1. It strikes me that you are really describing two separate issues in the above post, but might be blurring the line between the two.

    The first appears to deal with the need for introspection. Do/should we live our lives in a manner that we have the time and peace available to introspectively examine ourselves to assist in day to day guidance of goals and time allocation? More specifically, do we allow the pace our life to interfere with the very activities that should be helping us to determine the correct pace of our life. I'm inclined to believe that for US culture the answer is too often that introspection is a lost art. Because we don't practice, we're not that good at it. Because we are not that good at it, our faltering activities initial feel very non-productive. Of course we are comparing this to the well polished approach we have to getting things done under pressure and at fast pace. I wonder how long it actually takes to become good at being introspective.

    The second issue appears to be how many wheels should we have going at any given time and how much attention is appropriate for each of these wheels. Life's balance - do we focus a one (or a few) things and become deep experts in a field; or do we generalize in many things, being the world's leader in none but competent in all. Regardless of which path is chosen, I suspect there is always a residual question of what might have been.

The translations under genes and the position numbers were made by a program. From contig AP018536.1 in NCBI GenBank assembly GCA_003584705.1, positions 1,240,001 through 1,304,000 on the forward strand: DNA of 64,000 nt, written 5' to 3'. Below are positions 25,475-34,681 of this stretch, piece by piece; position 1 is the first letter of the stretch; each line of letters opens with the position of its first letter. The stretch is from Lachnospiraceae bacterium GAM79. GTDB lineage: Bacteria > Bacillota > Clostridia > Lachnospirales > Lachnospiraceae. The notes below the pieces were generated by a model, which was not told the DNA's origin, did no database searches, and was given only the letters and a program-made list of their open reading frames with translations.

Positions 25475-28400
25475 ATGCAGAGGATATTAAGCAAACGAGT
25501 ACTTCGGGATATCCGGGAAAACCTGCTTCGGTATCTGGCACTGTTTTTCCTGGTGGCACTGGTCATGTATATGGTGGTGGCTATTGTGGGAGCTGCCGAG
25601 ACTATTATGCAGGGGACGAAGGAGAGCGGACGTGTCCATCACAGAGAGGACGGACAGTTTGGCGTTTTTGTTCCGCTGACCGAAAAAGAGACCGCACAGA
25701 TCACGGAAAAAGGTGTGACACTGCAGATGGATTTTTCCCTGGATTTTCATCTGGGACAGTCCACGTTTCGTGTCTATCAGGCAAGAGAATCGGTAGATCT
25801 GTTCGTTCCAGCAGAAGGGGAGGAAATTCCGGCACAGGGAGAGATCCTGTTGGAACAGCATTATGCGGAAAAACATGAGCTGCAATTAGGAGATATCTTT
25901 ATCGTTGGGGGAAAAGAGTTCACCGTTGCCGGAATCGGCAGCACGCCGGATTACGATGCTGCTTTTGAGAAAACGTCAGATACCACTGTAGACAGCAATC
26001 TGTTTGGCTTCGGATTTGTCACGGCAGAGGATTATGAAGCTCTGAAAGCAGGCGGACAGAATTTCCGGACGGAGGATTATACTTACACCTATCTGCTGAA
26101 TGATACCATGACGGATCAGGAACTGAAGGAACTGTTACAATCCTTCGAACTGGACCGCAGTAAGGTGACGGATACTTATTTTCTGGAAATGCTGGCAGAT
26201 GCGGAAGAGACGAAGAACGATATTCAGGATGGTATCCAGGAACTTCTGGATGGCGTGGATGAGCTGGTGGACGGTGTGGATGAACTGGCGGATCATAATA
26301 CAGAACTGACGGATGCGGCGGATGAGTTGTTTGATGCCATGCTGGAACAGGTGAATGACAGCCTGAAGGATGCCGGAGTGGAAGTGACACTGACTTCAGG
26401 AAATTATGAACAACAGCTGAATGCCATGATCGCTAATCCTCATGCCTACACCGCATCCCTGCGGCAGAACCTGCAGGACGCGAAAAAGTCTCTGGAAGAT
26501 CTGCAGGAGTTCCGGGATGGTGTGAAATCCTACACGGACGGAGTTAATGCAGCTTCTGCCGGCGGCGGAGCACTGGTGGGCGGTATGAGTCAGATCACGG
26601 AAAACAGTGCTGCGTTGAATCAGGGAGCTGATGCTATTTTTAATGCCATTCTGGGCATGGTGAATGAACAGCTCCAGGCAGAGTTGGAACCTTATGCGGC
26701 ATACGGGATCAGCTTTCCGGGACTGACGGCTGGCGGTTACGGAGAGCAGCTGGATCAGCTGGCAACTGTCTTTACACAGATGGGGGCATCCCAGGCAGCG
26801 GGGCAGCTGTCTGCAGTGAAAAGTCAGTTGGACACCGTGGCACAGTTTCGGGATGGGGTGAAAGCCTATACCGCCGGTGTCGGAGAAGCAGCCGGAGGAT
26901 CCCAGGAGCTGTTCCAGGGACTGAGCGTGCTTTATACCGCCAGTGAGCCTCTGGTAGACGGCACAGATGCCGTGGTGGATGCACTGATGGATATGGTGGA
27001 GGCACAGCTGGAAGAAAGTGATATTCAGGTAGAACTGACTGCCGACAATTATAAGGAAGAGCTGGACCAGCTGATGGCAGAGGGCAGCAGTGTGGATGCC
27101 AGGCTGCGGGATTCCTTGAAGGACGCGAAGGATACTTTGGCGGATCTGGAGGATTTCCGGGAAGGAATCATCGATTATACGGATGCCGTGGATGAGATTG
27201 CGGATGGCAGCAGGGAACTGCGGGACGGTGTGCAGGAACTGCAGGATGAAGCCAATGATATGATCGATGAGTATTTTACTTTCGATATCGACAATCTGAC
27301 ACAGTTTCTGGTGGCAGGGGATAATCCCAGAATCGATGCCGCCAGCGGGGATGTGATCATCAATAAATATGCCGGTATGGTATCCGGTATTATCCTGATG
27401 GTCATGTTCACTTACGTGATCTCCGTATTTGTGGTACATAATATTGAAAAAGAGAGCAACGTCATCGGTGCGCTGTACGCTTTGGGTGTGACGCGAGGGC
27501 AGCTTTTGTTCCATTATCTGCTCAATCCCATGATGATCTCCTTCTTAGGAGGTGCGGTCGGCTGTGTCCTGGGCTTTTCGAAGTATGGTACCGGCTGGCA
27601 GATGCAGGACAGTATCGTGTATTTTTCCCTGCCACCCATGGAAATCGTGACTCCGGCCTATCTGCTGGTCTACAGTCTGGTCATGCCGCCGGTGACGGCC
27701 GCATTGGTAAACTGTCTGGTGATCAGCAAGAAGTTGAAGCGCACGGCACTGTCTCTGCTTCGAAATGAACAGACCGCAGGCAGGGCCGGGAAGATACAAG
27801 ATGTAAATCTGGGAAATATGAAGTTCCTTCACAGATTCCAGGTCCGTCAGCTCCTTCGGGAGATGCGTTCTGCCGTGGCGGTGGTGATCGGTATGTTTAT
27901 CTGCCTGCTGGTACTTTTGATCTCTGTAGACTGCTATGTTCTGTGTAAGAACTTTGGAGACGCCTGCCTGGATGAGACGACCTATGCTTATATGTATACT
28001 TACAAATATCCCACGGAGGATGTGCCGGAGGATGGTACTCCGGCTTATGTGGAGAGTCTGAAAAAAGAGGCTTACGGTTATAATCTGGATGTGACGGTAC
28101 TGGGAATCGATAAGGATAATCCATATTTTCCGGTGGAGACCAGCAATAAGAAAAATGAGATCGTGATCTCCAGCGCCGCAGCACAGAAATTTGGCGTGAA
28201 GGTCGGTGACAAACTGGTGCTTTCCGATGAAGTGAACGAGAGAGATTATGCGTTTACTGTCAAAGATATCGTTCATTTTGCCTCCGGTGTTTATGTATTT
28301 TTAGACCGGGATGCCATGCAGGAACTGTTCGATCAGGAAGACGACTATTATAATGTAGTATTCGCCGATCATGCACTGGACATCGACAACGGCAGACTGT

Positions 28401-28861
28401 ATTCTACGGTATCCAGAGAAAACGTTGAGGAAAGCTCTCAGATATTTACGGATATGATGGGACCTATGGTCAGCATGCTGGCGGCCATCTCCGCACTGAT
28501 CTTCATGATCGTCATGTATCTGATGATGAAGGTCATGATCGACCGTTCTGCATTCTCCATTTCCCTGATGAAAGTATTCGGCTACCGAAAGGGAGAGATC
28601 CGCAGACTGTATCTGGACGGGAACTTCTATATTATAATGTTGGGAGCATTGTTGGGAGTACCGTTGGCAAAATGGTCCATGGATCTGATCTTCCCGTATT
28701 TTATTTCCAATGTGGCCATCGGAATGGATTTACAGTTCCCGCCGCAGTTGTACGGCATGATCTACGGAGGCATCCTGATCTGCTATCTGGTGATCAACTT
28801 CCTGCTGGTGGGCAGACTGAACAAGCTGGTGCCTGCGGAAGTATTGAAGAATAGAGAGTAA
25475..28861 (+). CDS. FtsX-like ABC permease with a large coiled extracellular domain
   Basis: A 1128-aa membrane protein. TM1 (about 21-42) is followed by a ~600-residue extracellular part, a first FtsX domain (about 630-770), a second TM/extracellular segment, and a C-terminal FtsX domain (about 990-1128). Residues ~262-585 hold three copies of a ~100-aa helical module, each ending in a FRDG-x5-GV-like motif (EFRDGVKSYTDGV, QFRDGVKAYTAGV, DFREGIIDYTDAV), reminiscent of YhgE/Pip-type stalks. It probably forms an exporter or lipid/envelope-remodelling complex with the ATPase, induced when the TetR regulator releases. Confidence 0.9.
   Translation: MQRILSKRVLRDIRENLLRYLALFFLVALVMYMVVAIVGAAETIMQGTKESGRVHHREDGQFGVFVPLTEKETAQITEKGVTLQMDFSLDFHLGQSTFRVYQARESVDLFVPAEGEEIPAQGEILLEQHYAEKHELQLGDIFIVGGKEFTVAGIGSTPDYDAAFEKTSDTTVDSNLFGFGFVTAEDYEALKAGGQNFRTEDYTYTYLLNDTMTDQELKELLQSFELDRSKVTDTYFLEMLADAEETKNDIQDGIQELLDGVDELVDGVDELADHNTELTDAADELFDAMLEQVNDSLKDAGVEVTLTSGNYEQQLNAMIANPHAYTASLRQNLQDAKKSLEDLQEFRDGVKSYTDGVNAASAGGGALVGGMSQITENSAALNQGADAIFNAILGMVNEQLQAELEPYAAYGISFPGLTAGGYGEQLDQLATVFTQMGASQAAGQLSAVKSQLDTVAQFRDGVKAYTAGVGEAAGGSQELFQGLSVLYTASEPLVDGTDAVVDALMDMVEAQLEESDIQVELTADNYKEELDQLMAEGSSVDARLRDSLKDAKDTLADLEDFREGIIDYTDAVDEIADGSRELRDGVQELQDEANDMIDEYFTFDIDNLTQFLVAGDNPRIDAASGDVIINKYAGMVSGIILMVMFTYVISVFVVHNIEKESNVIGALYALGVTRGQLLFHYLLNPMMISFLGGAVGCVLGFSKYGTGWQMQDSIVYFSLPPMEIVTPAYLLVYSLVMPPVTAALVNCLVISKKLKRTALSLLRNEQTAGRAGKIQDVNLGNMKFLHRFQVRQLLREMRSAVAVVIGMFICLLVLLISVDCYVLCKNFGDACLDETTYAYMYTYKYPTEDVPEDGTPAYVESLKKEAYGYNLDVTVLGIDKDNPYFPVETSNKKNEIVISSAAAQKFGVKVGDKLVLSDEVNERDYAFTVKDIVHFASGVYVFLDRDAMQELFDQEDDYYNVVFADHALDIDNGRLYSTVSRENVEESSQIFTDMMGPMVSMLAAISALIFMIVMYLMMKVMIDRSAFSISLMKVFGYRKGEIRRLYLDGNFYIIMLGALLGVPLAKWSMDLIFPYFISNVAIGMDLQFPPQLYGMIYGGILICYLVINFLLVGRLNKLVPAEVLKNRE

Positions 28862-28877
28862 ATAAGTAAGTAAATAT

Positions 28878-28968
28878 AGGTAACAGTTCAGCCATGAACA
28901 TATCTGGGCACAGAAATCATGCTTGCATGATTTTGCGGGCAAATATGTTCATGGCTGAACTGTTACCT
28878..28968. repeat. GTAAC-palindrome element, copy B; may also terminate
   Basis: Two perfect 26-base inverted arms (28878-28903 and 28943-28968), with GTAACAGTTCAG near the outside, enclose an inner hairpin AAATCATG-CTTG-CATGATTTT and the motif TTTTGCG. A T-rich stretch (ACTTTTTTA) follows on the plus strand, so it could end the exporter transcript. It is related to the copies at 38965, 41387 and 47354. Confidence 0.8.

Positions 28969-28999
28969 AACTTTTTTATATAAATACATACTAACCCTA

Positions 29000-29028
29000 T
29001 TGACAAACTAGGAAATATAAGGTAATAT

A caution. I think there are problems with mixing the two issues above. How we examine ourselves and how we allocate ourselves to the world around us are distinctly different ideas, just like which bike you ride is not the same as how fast you ride it.

  2. I was thinking specifically of the first aspect and not the second at all. I admit, the illustration is less than perfect. The primary point is that there is a temptation to become so deeply drawn into the thing that we primarily do (especially, in my case, my career) that it becomes the only thing we think of and tend to forget much of what else goes on in the world. We draw inspiration from our successes and goal achievement and feed that back into the work world, which draws us suductively ever deeper.

    If the whole thing falls apart, as it did in my case, you lose not only the narrow viewpoint of what 'the world' is, but the primary tool you used to generate motivation. You could be right that it just feels like there is no energy, because the 'other space' is alien and difficult to understand, and we culturally aren't good at this kind of a major life transition, because it "isn't supposed to happen like that". An alternate explanation is that you just need to look deeply inside for long enough to find another energy source.

    Not sure if either of these explanations is right or not, but it is very odd waking up in the morning with an absence of drive...